Then, to identify the variants with the most specific responses to the four target molecules of interest, the team engineered groups of E. coli bacteria to express green fluorescent protein (GFP) when the desired molecule was detected, thereby making the bacteria fluoresce. Performing high-throughput in vivo screening of the sensor library in the engineered E. coli, the team identified the most effective variants by their high fluorescence, then filtered them out and genetically sequenced them to reveal the DNA profiles and design maps for transforming aTFs into custom-tailored sensors with high specificity.
The results are striking in that an optimized engineered aTF sensor can be identified for sensing any arbitrary molecule using this approach, opening new doors in synthetic biology by putting allosteric proteins in the control of genetic engineers.
“The LacI protein we chose to re-design into a custom biosensor is only one of thousands of different allosteric transcription factors that exist in nature,” said Noah Taylor, a graduate researcher at the Wyss Institute who recently finished his Ph.D. in Biological and Biomedical Sciences at HMS, and the first author on the study. “The ability to engineer LacI using nothing more than sequence and structure information suggests we could find tens, hundreds, or even thousands of other biosensors that respond to different molecules.”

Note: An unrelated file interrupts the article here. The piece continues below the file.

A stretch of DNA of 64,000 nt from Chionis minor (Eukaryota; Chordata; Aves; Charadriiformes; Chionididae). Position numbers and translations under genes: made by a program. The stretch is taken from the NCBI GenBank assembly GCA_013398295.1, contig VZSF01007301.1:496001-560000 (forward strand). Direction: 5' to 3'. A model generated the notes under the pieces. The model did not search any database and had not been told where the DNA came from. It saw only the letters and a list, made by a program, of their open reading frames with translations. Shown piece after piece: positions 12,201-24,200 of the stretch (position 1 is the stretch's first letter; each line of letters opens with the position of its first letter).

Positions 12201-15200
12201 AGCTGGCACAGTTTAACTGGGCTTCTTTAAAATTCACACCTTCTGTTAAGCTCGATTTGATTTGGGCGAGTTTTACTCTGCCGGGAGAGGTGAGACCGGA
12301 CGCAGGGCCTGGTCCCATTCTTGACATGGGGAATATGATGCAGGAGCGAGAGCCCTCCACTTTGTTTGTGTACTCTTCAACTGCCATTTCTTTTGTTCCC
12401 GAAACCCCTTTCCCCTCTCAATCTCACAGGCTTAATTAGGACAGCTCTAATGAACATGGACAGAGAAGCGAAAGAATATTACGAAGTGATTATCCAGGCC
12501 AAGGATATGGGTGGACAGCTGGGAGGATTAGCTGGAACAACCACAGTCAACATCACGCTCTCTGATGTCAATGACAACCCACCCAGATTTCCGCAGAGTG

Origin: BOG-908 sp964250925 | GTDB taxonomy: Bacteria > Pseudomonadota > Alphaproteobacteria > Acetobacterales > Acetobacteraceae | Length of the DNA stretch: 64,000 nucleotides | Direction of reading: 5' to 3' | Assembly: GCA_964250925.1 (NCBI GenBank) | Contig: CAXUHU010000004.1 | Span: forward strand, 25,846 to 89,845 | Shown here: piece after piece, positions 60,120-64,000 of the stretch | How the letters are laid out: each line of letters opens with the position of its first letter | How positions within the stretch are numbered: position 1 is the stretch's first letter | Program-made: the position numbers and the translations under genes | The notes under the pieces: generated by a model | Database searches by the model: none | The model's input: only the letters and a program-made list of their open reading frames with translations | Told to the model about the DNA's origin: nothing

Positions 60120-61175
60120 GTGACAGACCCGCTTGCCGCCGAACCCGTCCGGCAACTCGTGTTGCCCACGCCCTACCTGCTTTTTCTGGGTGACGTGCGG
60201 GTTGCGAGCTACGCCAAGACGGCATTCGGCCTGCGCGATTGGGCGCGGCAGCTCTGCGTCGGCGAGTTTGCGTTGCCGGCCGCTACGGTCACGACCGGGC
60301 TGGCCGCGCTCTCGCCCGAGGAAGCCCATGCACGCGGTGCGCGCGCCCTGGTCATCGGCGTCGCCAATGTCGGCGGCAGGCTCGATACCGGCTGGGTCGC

Biosensors built using this approach provide feedback on how much of a certain metabolite is present inside a cell. Metabolically engineered bacteria can be outfitted with these custom aTFs, enabling them to monitor their own bioproduction of a desired chemical, pharmaceutical or biofuel. This allows sophisticated designs in which the lack of sufficient product could result in the death of an individual cell, eliminating it from the culture. In this way, powerful evolutionary methods can be harnessed for metabolic engineering.
Sensitive detection of metabolites within cells also presents a new paradigm for the way scientists can interrogate single cells. Until now, it has been very challenging to study the metabolic state of a single individual cell. But designer biosensors could be utilized as custom responders to metabolites of interest, giving insight into the metabolic states of live cells in close to real time.
“We are now utilizing the method to find biosensors for a variety of high-value targets, particularly those that can aid in protecting the environment,” said Alexander Garruss, co-author on the study, who is a graduate researcher at the Wyss Institute and a Ph.D. candidate in Bioinformatics and Integrative Genomics at HMS.
Beyond measuring metabolites within cells, the combinatorial synthesis approach paves a path forward toward designing countless new and highly specific biological sensors for novel applications such as environmental monitoring, medical diagnostics, bioremediation, and precision gene therapies.
Learn more: Biosensors on demand
The Latest on: Biosensors
via Google News